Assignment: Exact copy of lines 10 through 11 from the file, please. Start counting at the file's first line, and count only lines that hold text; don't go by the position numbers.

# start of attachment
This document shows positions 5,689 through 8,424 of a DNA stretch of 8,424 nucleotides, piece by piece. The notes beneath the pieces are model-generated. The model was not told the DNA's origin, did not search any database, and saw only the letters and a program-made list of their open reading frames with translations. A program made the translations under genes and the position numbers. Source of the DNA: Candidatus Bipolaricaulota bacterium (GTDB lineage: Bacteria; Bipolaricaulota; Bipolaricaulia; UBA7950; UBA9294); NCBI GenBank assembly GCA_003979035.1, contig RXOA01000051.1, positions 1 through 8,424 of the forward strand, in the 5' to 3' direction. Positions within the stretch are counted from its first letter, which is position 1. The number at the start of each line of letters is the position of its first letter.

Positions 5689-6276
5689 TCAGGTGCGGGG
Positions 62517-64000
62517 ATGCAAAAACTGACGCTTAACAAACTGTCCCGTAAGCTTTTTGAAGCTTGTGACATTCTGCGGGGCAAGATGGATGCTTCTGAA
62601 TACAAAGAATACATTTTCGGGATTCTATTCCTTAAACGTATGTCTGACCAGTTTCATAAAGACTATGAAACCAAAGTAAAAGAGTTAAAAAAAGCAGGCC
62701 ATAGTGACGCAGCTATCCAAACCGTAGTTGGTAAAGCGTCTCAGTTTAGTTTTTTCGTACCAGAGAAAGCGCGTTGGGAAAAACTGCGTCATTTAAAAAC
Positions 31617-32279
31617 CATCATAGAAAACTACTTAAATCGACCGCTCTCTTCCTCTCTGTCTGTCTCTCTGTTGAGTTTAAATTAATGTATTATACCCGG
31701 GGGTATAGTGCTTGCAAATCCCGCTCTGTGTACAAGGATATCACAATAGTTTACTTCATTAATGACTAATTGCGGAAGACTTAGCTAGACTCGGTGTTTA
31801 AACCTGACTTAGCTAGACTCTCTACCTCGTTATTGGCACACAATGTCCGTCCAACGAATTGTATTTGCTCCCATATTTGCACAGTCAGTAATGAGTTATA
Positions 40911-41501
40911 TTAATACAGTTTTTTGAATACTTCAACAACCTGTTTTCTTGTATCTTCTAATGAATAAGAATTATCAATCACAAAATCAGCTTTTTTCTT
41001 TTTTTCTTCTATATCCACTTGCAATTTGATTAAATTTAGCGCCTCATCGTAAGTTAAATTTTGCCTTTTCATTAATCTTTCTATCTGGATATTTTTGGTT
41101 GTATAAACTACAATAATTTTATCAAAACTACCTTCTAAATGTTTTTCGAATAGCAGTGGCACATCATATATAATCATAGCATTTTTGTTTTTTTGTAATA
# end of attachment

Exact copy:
31701 GGGTATAGTGCTTGCAAATCCCGCTCTGTGTACAAGGATATCACAATAGTTTACTTCATTAATGACTAATTGCGGAAGACTTAGCTAGACTCGGTGTTTA
31801 AACCTGACTTAGCTAGACTCTCTACCTCGTTATTGGCACACAATGTCCGTCCAACGAATTGTATTTGCTCCCATATTTGCACAGTCAGTAATGAGTTATA